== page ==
Stoic borrowed the shifting POV chapter approach of Game of Thrones or rather A Song of Ice and Fire. But unlike George R.R. Martin, the chapter only ever shifts just as it’s situation begins to heat up. We’re chugging along on chapter 1 and my attention is all over the place until a certain character has died (death, the ultimate attention getter). But before that is followed up, we shifted over to Rook and his daughter Alette, whose village was escaping a dredge attack. But just as they’re out of the frying pan and into the fire, we switch back to the varls of chapter 1, leaving me anxious to know what happens next to the father-daughter duo and their allies.

The game is a true “page turner” if such a phrase could be applied to a game.

"Oh come on, ref! He's totally LeBroning!"

“Oh come on, ref! He’s totally LeBroning!”

Stoic’s approach to the adventuring and travel aspects is an intriguing and wondrous mess. As I marched along the road to my next destination, we occasionally run into problems. Sometimes it’s combat, which can be avoided or engaged. A risk in that one can gain promotions, items and reputation, but also lose men and expend supplies to recover post-battle.

Other times its issues in the camp, such as dealing with the damage inflicted by a drunk, or people wanting to leave to warn passing farms of the coming dredge. These short but simple events are reminiscent of The Sims and I am curious of the underlying mechanics of if or how they effect the overall story. Rewards and losses vary from more reputation (the game’s currency), men or supplies or even items useful for your heroes.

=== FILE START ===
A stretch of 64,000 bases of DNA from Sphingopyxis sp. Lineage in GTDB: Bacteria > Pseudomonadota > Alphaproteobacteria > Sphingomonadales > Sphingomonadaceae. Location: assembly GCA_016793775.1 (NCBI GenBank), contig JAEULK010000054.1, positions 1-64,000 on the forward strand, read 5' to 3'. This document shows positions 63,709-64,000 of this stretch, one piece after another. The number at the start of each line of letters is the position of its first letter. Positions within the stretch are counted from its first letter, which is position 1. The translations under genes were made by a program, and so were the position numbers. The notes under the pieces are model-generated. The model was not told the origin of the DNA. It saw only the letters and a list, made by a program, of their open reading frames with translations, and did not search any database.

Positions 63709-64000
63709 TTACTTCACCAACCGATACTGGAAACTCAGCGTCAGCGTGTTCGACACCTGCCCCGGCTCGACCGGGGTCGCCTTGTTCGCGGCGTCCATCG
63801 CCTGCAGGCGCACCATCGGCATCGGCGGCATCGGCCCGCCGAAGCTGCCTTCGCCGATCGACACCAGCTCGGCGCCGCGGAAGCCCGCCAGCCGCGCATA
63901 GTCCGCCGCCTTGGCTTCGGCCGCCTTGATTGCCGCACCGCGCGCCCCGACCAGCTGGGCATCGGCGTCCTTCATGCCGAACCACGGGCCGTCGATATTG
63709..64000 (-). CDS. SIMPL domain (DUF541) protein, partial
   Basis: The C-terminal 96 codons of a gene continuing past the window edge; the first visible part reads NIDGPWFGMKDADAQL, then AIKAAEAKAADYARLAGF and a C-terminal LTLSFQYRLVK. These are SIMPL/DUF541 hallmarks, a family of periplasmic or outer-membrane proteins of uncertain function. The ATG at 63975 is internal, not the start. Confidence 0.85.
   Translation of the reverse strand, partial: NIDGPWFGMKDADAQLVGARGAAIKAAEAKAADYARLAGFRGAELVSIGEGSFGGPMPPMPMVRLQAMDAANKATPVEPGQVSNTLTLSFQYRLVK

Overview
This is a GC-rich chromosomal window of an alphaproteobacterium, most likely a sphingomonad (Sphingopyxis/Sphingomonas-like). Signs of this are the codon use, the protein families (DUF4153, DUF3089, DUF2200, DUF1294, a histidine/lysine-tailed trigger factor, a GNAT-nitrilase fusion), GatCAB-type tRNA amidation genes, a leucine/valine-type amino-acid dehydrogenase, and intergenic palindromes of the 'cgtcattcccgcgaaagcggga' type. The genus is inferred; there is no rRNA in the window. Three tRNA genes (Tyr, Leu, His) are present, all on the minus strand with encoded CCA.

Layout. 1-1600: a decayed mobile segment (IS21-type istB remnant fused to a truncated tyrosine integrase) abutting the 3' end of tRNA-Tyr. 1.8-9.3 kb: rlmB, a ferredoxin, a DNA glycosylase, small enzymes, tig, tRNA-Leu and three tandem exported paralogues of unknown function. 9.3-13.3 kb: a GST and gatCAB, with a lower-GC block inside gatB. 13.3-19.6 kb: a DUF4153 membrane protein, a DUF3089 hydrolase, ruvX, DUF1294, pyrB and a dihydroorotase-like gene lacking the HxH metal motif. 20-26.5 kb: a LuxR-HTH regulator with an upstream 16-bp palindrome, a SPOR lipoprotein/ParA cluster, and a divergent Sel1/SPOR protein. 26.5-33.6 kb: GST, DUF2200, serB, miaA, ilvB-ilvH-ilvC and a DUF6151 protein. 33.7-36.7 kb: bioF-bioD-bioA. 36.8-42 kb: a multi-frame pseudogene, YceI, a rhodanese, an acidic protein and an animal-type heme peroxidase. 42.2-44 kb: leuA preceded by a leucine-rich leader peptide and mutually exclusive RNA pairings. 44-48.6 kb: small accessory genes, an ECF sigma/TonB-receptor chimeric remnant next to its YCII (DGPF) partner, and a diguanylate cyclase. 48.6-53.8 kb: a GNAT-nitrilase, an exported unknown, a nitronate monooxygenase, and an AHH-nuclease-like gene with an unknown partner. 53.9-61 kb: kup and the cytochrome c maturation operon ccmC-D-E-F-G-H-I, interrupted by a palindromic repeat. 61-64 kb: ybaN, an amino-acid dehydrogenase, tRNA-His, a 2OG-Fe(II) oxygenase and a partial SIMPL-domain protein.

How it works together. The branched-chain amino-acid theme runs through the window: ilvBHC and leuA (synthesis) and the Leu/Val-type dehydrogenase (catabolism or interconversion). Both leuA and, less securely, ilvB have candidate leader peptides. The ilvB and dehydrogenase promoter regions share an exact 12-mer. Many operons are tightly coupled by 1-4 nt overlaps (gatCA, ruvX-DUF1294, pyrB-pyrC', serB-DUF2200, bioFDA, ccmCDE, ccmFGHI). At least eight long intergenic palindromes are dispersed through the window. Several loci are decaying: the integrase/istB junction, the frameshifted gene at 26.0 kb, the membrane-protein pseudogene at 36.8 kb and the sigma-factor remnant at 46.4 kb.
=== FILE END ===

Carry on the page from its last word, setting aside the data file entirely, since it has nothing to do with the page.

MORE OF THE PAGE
I don’t know yet how much of this is scripted or just random events that occur. These days, I have actively turned off reading wikis in order to be surprised and enjoy the simple delights of discovery. It always keeps me on my toes.

Funny thing is, I can’t tell how I feel about the lack of voice acting during the game’s narration. Part of me almost prefers it, being able to read the story at my own leisure. But that’s the reader in me coming out. Voice acting would have given another layer of polish that most gamers would prefer.

I’m hungry for more. But I must temper this with a reminder that The Banner Saga is merely part one and there’s part 2 and 3 to come. For all the great work they’ve done, I hope the developers keep this old viking proverb to heart:

“Praise not the day until evening has come;
a woman until she is burnt*;
a sword until it is tried;
a maiden until she is married;
ice until it has been crossed;
beer until it has been drunk.”

(*-I’m pretty sure this is referencing burial. If not, then those poor viking women…)

The Next Big Thing

I received an invitation from Alec McQuay to answer a selection of questions about my current writing workload. Behold the horror…

What is your working title of your book?
There’s actually a couple of projects I’m working on. I’m just sticking to short stories because it’s easier to finish up. I may start my first novel next year.